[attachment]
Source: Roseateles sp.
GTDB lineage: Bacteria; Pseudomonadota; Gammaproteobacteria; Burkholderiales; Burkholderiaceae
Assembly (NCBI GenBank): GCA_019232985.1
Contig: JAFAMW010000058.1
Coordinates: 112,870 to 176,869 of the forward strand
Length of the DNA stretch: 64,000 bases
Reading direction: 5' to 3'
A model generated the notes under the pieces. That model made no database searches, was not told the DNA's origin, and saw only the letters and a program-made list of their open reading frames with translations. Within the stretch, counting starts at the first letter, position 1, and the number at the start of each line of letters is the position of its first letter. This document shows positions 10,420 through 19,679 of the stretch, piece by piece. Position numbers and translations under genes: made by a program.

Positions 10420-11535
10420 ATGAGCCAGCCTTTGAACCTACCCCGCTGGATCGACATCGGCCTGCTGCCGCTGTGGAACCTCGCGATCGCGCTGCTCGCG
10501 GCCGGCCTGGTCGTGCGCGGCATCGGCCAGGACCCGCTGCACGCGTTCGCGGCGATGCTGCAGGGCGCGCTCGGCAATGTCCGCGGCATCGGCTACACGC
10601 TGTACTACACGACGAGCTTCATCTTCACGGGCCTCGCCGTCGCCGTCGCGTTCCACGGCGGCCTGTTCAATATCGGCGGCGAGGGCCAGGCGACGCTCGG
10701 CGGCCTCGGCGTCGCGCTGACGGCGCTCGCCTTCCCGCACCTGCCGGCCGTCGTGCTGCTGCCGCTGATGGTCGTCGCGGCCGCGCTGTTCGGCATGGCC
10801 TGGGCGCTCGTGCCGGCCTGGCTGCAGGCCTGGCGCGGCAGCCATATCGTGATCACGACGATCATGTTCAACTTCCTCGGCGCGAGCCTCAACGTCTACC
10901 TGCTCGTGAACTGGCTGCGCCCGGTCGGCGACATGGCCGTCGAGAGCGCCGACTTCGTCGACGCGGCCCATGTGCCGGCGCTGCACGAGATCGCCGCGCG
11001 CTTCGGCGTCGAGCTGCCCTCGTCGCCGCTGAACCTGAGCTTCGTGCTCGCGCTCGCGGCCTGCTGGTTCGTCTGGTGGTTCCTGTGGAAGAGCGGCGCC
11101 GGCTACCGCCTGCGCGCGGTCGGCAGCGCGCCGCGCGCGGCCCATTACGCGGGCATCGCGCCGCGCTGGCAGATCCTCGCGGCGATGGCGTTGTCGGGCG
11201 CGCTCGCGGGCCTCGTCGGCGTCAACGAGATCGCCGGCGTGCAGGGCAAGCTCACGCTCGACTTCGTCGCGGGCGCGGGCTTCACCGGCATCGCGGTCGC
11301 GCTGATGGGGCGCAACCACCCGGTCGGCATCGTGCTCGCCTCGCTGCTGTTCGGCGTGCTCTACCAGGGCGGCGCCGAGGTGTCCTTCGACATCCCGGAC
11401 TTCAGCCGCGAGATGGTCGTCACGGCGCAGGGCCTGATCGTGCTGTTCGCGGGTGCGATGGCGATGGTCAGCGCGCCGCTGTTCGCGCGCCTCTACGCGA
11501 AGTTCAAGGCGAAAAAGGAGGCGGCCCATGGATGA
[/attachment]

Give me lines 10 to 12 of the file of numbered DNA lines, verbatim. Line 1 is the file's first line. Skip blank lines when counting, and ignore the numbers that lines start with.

10420 ATGAGCCAGCCTTTGAACCTACCCCGCTGGATCGACATCGGCCTGCTGCCGCTGTGGAACCTCGCGATCGCGCTGCTCGCG
10501 GCCGGCCTGGTCGTGCGCGGCATCGGCCAGGACCCGCTGCACGCGTTCGCGGCGATGCTGCAGGGCGCGCTCGGCAATGTCCGCGGCATCGGCTACACGC
10601 TGTACTACACGACGAGCTTCATCTTCACGGGCCTCGCCGTCGCCGTCGCGTTCCACGGCGGCCTGTTCAATATCGGCGGCGAGGGCCAGGCGACGCTCGG